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The week in review
Scripps Howard News Service


February 18, 2007
Sunday PM

House OKs resolution blasting Iraq policy

The Democratic-controlled House Friday approved a nonbinding resolution criticizing President Bush's decision to send additional troops to Iraq. The vote was 246-182. "The stakes in Iraq are too high to recycle proposals that have little prospect for success," said Speaker Nancy Pelosi of California. Republican lawmakers - who lost their majority status on Capitol Hill in November's elections - said the resolution would lead to moves to cut off funding for the troops. The Senate planned a rare Saturday session for its debate.

North Korea agrees to nuclear disarmament




North Korea agreed to a tentative deal Tuesday that might lead to its nuclear disarmament in exchange for 500,000 tons of oil and other energy and humanitarian assistance. The agreement was reached among representatives from six countries holding a 16-hour negotiation session in Beijing. President Bush called the deal "a good first step." Former U.N. Ambassador John Bolton said it was a bad deal for the West. North Korean negotiators promised to "disable" their main nuclear reactor system within 60 days.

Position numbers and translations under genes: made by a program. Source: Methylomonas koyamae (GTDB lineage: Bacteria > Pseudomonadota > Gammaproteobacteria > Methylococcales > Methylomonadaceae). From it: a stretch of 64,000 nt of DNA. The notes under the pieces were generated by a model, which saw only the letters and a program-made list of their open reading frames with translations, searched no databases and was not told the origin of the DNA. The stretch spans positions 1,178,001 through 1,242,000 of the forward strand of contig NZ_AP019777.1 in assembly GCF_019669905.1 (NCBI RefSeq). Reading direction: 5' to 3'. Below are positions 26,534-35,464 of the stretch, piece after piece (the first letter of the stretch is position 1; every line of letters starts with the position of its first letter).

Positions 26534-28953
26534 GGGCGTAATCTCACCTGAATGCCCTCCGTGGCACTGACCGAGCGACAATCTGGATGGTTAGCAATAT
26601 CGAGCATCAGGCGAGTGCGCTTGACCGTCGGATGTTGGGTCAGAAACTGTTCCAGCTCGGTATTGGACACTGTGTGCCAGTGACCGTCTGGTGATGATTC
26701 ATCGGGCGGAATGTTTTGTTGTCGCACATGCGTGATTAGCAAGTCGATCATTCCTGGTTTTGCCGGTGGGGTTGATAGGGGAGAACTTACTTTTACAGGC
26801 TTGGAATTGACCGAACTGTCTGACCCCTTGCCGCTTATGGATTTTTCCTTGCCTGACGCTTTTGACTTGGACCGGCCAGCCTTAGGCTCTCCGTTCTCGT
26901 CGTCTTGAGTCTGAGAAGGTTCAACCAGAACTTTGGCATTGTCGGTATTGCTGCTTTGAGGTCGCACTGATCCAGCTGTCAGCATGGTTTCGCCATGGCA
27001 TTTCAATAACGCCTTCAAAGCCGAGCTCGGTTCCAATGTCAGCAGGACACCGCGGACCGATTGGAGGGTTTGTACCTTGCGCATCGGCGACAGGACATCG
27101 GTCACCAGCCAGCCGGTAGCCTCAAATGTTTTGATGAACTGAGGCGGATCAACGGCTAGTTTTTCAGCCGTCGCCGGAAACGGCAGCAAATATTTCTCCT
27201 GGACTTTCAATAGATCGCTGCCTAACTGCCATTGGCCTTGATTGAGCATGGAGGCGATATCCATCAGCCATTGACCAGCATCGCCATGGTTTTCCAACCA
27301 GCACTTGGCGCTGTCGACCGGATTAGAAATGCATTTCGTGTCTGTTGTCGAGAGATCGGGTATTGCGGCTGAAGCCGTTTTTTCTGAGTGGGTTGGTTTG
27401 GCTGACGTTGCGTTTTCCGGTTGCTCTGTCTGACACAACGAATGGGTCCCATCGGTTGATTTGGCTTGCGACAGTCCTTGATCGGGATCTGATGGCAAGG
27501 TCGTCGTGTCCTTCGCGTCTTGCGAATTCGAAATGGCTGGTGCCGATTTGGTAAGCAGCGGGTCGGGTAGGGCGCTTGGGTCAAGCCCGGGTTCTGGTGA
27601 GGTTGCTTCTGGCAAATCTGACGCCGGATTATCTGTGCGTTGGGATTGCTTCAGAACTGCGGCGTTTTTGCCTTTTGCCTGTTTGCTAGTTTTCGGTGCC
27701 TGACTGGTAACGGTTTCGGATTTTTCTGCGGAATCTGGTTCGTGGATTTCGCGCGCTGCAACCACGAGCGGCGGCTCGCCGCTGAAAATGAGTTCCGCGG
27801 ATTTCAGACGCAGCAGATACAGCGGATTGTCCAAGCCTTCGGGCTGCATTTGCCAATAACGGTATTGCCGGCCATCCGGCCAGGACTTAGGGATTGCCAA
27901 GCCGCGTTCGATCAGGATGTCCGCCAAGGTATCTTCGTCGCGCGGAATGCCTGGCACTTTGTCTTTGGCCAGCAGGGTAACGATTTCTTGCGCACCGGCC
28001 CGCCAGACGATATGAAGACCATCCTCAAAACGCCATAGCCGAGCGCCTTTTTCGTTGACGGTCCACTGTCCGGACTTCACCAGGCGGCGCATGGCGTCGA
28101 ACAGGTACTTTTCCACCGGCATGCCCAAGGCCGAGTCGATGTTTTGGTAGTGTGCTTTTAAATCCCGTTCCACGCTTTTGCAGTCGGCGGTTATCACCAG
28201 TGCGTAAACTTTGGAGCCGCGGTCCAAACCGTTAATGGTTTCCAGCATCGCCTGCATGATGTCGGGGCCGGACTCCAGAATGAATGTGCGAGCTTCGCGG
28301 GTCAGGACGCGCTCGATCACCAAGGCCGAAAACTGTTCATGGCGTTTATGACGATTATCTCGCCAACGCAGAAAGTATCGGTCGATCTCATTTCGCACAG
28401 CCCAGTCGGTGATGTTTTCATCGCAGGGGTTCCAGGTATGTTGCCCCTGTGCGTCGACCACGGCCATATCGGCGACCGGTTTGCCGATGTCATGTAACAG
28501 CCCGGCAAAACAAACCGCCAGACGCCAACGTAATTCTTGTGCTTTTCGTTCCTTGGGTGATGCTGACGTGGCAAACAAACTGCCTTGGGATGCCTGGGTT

Bush: Iranian weapons used in Iraq

President Bush said Wednesday that the Iranian military has supplied high-tech explosive devices to Iraqi insurgents for use against U.S. troops. American intelligence officials briefed reporters Sunday about the new weapons, called "explosively formed penetrators," which can pierce tanks and other armored vehicles. Officials said the weapons have killed at least 170 U.S. troops. Bush said the weapons were provided by an Iranian military group called the "Quds Force," but said he cannot prove whether Iranian political leaders approved of the distribution.

Winter blast hits Midwest, Northeast

Old Man Winter conspired with Pennsylvania state government snafus to strand hundreds of motorists on a 50-mile stretch of Interstate 78, some for as long as 24 hours. National Guardsmen in Humvees and other good Samaritans on snowmobiles brought in food, water and baby supplies to those stuck in the snow and ice. The storm was blamed for at least 24 deaths throughout the Northeast and Midwest. A storm-related backlog left hundreds of JetBlue passengers stranded for more than eight hours on parked airliners at New York City's Kennedy Airport, waiting for the arrival of buses to take them back to the terminal.

Iraqi security crackdown begins in Baghdad

Iraqi military and police Wednesday launched a long-awaited security crackdown - code-named "Operation Imposing Law" - with the help of recently augmented U.S. forces. Prime Minister Nouri al-Maliki said the new offensive will target anyone who wants to " continue with rebellion." Authorities established new checkpoints throughout Baghdad, randomly searched cars, set more stringent curfew hours and promised tighter security along Iraq's international borders.

Former top CIA official indicted